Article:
Walter is a German Jewish refugee who escapes Berlin in 1938 after his fiance and father are shot by the Nazis. Grief stricken he boards a ship in Italy bound for Shanghai, but then follows a man in a brown hat and disembarks in India where he works through his grief by smelling and selling spices and spending time at an ashram. He is taken to the US by an older professor who sees great promise in him. In NYC at the
Aug 14, 2016 rated it it was amazing
This review has been hidden because it contains spoilers. To view it, click here.
Feb 12, 2016 rated it really liked it
This book starts in Germany during Hitler’s rise with a young man named Walter, his fiancee Sonia and his father all living in an apartment. Walter and Sonia are making plans to leave and go to Palestine as it’s not really an ideal place for Jews. Plans are just coming together when Walter’s father and Sonia are killed and Walter finds himself alone. He leaves intending to follow the plan but he ends up in India instead of Palestine. He follows a man in a felt hat off of the boat and his life ...more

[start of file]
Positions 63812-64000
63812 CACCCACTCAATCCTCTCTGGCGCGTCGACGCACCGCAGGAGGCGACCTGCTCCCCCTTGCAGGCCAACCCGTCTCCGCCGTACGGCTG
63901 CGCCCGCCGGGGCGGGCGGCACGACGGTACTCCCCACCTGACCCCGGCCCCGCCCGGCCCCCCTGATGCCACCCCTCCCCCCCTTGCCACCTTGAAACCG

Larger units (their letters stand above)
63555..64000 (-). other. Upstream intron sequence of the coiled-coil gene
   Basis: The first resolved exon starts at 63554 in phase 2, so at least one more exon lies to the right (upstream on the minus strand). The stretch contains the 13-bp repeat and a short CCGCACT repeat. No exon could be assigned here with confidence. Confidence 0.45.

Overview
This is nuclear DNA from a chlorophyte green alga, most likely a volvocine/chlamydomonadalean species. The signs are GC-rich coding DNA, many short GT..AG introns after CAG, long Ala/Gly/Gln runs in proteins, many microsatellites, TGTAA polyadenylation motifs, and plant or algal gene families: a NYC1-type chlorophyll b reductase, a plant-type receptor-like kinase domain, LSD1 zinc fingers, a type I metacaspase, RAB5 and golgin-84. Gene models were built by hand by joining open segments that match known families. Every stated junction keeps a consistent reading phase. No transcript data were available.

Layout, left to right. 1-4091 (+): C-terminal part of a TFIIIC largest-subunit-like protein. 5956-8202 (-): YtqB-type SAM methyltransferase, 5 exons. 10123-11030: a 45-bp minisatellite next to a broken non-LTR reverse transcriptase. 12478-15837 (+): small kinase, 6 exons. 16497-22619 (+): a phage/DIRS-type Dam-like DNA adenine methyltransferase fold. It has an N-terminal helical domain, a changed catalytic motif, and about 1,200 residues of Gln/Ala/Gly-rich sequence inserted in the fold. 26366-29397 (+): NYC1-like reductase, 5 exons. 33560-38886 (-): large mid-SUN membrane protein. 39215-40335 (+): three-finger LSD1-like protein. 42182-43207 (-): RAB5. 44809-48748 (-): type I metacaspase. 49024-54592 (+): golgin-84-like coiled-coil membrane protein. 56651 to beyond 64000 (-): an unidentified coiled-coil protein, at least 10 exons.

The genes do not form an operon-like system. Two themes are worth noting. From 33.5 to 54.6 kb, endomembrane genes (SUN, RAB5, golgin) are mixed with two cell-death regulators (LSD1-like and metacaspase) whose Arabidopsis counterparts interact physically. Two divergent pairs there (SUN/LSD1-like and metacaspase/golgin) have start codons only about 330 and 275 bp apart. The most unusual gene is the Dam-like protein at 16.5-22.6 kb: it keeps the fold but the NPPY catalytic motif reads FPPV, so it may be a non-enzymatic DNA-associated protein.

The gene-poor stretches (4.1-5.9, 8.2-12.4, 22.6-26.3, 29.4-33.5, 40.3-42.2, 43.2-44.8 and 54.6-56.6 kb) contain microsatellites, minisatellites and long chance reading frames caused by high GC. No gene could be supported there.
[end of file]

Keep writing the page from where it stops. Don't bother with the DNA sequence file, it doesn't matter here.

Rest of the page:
Darth Vix
Feb 17, 2016 rated it it was amazing
Recommends it for: Fans of Historical Fiction
I’d like to say a big thank you to the author, TLC Book Tours and Harper Perennial for giving me the chance to read an ARC of this book in exchange for an honest review.

The Beautiful Possible is a work of historical fiction. It is told in the perspectives of our three main characters Walter, Rosaline and Sol. Walter is a German Jew who has experienced great tragedy which prompts his exodus to India where he means Paul, a man who ultimately guides him to America. There he meets Sol and his